Where then does our oxygen come from? The answer is in fact in the carbon cycle after all but in the down side, anaerobic decomposition. Any plant growth, taking place on a global scale but not subject to aerobic decomposition will yield a net gain to the atmosphere. The process we are looking for is in our oceans. Down in the deeps the available oxygen is rapidly depleted and not replenished so sinking carbohydrates (dead plants) decompose to hydrocarbons and really are jet-black and hundreds of feet deep. Later they compress down into fossil fuels for another generation to use.
As we burn vast tonnages of fossil fuels we need a means of accelerating the oceanic carbon cycle to compensate. The solution is to dump vast tonnages of fertilisers in to boost aquatic plant growth. By a complete fluke this is exactly what we have been doing for a long while now but we are currently regarding it as nitrate pollution, it is not, it is global repair. All the fertilisers we spread on our fields eventually wash off and pass out to sea. It must not stop!.
The carbon cycle holds true for all land based plant life not just trees, it all takes in carbon dioxide and gives back oxygen while it grows, then rots back to carbon dioxide, consuming all the oxygen it made in life, after it dies. In fact if you set aside all the emotive issues and just look at your landscape you will see that trees actually represent a fairly small percentage of the greenery. I think that globally the grasses will be dominant. It is easier to see the full cycle taking place with the grasses especially where animals eat it.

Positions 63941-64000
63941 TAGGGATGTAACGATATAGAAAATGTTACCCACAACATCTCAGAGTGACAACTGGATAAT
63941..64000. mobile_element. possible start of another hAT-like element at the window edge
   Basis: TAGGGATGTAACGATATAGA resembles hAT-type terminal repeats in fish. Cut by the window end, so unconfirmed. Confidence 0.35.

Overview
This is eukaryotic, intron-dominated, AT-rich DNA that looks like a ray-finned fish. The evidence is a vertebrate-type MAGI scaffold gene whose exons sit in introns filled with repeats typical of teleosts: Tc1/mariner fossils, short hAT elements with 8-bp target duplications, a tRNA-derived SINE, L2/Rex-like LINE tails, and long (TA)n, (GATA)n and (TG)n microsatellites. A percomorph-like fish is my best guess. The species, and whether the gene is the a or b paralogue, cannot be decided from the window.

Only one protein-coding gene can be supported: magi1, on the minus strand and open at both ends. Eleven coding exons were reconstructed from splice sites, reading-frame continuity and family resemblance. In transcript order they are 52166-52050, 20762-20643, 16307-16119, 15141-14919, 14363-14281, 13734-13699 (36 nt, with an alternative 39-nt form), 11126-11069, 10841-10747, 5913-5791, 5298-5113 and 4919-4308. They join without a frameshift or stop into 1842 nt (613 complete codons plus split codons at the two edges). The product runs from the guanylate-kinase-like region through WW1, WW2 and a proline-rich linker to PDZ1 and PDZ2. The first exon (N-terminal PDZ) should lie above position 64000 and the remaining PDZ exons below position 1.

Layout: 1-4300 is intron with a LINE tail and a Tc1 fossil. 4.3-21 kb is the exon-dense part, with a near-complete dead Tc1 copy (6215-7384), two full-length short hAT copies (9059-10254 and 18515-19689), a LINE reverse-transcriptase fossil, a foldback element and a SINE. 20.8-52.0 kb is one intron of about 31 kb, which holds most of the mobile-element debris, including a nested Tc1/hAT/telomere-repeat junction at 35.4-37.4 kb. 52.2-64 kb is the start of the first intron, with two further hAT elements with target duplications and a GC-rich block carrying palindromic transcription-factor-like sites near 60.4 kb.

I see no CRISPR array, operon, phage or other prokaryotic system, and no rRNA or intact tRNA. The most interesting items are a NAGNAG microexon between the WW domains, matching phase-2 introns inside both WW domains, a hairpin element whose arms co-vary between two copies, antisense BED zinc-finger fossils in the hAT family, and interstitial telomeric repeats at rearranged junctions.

Time for the real science, here is the process of photosynthesis;
6CO2 + 12H2O + Light Energy > C6H12O6 + 6O2 + 6H2O
e.g. carbon dioxide plus water plus sunshine becomes carbohydrate plus oxygen plus less water
Then the process going back as in rotting , animals or burning, in order of speed;
C6H12O6 + 6O2 + 6H2O > 6CO2 + 12H2O + Heat
e.g. carbohydrate plus oxygen plus some water becomes carbon dioxide plus more water plus heat. The equations are exactly the same both ways provided only that we express the sunlight and the heat as energy equivalent.
The above is why the closed environment experiments (the Biosphere’s) failed, they had people and animals in them and aerated compost heaps instead of anaerobic decomposing tanks. They needed bulk plant matter grown solely to be rotted away from oxygen and from the equations above they needed as much of it as they grew for food. Instead they just grew food and recycled everything “organically” and in a matter of a few months came close to suffocation. As what they started out with oxidised
I frankly do not understand how supposedly fully qualified scientists can make such a fundamental mistake but if you go on the web and search on “biosphere” you will find a huge amount of published material. You will find that the projects simulated everything in real life but on a small scale oceans being represented by ponds of salt water supporting sea flora plus they have fresh water ponds with fresh water plants and so on. They do not have enough depth however to achieve oxygen depletion (this requires thousands of feet) so all organic decomposition in the whole closed environment was aerobic, producing no net new oxygen and absorbing no net carbon dioxide. As soon as people and animals moved in there was a day by day deficit in oxygen and a rise in carbon dioxide until it became dangerous and fresh air had to be let in.
The fallacy is very widespread, the oil companies have got round the global anti-greenhouse agreements by buying up large tracts of rain forests balancing calculated “carbon dioxide/oxygen” recycling against hydrocarbon fuel sales. I don’t actually believe that they really have made a mistake. I believe that they are fully aware that it is a fallacy but are cynically exploiting this very well entrenched myth